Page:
Most denizens of corporate America are pretty familiar with building security, and the requirement to swipe a badge to enter a building or an office suite; and as a result, most workers likely go about their day feeling secure that their stuff is physically secure from outsiders. Unfortunately, it turns out that multiple zero-day vulnerabilities in the PremiSys access control system mean that any sense of security may be a false one.
PremiSys, a building security system developed by IDenticard, has been found to rely on hard-coded and difficult-to-change default credentials for key administrative functions. Not only does this threaten the integrity of door controls and access restrictions, but the system also collects detailed facility data and integrates with video monitoring systems. That in turn opens up a data exfiltration/reconnaissance vector as well as a physical security concern.
The vendor has remained mum on the vulnerability – Tenable, who discovered the flaws, pointed out that it has made multiple attempts to engage IDenticard, to no avail. The 90-day disclosure period ended on Jan. 3, so the research team has gone public with the unpatched issues. It also notified the Computer Emergency Response Team (CERT). As of this writing, the vendor still hasn’t responded, Tenable told us.
The vulnerabilities are confirmed in versions 3.1.190 of PremiSys IDenticard, and may be present in the latest version – the vendor didn’t respond to a request for a test copy, Tenable said, so its security profile is unknown for now.
Malicious Access Control
The most concerning flaw that Tenable found is CVE-2019-3906, which has to do with hardcoded credentials that provide remote administrator access to the entire shebang.
The system uses something called the PremiSys Windows Communication Foundation (WCF) Service, which allows customers to create custom ID cards for personnel, manage access levels for specific rooms or regions of a building, and interface with other systems and remotely manage ID readers and similar devices.
“Users are not permitted to change these credentials,” Tenable explained in an advisory. “These credentials can be used by an attacker to dump contents of the badge system database, modify contents or other various tasks with unfettered access.”
In a real-world scenario, according to Jimi Sebree, senior research engineer at Tenable, this allows attackers to make use of what is essentially a hardcoded backdoor. This “allows attackers to add new users to the badge system, modify existing users, delete users, assign permission and pretty much any other administrative function,” he said in a blog on CVE-2019-3906.
Speaking to Threatpost, he elaborated: “If an attacker wanted physical access to a building, they could create a new badge for themselves in order to get past security. They could also disable locks on demand or give themselves entry rights to areas of the building they normally wouldn’t have access to.”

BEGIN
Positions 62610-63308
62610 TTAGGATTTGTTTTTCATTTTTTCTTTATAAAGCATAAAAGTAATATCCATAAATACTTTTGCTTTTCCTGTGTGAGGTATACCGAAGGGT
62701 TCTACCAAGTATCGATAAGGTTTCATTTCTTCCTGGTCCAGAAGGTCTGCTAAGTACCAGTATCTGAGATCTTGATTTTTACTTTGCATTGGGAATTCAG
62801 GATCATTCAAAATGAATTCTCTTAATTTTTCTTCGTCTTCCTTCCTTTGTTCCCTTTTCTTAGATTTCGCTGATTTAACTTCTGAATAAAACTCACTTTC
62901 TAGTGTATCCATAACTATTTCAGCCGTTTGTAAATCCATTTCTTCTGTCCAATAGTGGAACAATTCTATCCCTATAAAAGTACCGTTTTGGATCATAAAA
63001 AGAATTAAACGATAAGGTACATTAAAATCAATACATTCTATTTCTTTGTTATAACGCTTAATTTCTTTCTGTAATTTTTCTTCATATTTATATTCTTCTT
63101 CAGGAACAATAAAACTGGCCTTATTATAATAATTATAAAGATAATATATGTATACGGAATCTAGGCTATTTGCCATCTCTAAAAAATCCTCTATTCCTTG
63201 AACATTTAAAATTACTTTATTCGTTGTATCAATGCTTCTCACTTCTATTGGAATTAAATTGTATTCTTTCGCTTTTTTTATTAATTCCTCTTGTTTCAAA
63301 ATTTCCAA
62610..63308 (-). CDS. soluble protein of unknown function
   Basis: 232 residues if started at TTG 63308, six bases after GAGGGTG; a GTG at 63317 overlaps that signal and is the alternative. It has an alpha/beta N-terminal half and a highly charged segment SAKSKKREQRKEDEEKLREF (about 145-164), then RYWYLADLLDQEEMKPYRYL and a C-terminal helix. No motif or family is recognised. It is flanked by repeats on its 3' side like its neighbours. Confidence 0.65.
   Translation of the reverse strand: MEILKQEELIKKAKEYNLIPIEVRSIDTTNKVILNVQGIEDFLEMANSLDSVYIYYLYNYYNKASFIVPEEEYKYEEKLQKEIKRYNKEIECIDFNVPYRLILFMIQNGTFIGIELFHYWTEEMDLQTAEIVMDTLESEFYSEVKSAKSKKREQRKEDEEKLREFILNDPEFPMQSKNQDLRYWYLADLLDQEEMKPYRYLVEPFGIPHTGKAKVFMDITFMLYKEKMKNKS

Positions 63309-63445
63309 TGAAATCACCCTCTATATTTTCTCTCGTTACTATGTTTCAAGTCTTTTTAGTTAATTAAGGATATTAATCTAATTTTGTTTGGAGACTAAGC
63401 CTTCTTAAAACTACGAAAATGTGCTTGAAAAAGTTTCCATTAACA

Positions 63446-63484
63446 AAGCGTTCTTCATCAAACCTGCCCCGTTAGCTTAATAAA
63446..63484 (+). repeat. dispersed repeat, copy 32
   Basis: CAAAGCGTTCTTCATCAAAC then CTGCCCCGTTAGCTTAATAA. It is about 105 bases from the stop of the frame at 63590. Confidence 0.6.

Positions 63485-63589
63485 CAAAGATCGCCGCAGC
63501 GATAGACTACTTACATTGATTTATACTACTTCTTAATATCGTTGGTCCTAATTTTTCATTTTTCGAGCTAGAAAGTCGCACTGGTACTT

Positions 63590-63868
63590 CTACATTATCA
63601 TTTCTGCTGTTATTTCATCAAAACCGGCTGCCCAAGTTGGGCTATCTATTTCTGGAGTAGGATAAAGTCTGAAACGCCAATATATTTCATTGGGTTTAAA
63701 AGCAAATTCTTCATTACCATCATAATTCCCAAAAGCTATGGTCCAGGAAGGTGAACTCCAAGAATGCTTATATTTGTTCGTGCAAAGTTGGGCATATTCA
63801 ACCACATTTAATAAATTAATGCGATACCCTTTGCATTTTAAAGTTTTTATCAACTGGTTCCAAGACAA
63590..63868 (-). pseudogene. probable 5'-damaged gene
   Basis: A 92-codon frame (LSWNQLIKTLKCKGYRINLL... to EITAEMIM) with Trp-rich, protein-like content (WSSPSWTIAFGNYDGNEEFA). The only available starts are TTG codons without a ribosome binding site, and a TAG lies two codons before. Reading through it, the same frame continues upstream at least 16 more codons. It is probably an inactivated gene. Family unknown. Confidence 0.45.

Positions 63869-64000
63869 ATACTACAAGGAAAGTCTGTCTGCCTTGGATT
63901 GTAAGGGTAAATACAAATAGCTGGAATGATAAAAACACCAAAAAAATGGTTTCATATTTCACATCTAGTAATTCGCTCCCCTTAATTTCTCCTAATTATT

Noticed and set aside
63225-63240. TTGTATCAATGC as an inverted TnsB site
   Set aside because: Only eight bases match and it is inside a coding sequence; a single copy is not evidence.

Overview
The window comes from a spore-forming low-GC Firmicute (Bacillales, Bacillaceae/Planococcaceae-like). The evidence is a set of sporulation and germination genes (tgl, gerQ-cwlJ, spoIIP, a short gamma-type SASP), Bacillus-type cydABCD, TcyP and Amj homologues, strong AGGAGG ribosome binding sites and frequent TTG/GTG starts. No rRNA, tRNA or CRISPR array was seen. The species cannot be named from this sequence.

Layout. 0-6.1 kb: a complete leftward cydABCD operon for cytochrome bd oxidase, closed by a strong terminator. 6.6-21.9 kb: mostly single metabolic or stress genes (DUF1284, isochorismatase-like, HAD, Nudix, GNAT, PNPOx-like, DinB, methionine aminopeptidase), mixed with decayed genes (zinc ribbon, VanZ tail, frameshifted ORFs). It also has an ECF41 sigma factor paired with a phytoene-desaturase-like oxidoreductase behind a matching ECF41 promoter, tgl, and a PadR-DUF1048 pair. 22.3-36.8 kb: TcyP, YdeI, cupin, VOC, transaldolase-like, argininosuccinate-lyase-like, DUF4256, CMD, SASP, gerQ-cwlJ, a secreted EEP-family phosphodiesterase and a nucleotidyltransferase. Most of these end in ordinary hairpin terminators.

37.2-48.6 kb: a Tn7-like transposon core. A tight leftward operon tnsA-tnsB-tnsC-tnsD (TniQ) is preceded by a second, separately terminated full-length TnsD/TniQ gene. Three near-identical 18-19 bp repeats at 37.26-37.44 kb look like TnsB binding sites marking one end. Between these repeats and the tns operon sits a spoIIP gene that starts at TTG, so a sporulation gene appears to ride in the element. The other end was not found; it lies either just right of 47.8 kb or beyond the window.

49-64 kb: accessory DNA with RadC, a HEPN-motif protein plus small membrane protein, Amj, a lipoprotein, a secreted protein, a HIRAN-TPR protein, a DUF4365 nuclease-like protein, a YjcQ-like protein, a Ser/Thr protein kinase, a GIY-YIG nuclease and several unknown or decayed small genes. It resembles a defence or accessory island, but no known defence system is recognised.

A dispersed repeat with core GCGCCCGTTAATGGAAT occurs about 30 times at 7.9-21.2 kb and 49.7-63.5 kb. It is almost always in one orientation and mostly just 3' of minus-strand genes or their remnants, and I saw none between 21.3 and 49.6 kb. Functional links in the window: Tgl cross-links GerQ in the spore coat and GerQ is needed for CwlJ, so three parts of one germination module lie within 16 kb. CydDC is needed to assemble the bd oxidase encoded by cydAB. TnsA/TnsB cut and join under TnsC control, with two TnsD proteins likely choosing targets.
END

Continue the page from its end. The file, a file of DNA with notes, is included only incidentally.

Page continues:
Fortunately, the credentials can’t be found online, Sebree told us – but once an attacker does uncover them, they can be used at any organization with this system in place.
The other flaws are slightly less severe, but nonetheless concerning. CVE-2019-3908 for instance has to do with a different hardcoded password, for backups.
“Identicard backups are stored in an idbak format, which appears to simply be a password-protected zip file,” according to the report. “The password to unzip the contents is hardcoded into the application (‘ID3nt1card’).”
An attacker could use this information to clone an existing badge for building access.
A third flaw, CVE-2019-3907, arises from the fact that user credentials and other sensitive information are stored with a known-weak encryption method (Base64 encoded MD5 hashes – salt + password), which could open the door to data exfiltration and the ability to move laterally through the network to, say, access the video surveillance system or other information.
And finally, CVE-2019-3909 has to do with the use of hard-to-change default database credentials, which could give full access to the service’s databases. Users can’t change this password without sending custom passwords to the vendor directly in order to receive an encrypted variant to use in their configurations. Worse, it’s well-known what the defaults are.
“Only some of the hardcoded credentials can be found online,” Sebree told Threatpost. “The WCF credentials could not be found online, but the default database credentials can be found in vendor documentation.”
The default database username and password combo of “PremisysUsr/ID3nt1card” (and there are also instructions for meeting longer password standards by using “ID3nt1cardID3nt1card”) can be used by attackers to access the sensitive contents of the databases, such as building survey data or entrance logs. Malefactors could also modify or delete the database’s contents (so, someone could for instance erase evidence that a certain door was accessed at a certain time).
According to its website, IDenticard has tens of thousands of customers around the world, including Fortune 500 companies, K-12 schools, universities, medical centers and government agencies. But in the absence of a vendor patch, mitigation is a blunt instrument, according to Sebree.
“First, end users should confirm that these systems are not connected to the internet,” he told us. “They should also segment their network to ensure systems like PremiSys are isolated from internal and external threats as much as possible.”
Unfortunately, these types of security oversights are far from rare.
“Hardcoded and default credentials still occur with some frequency,” Sebree said. “News breaks pretty regularly about the use of hardcoded credentials. But while it’s not uncommon to find the use of hardcoded credentials, it’s certainly not a security best practice.”
Threatpost reached out to IDenticard and will update this post with any response.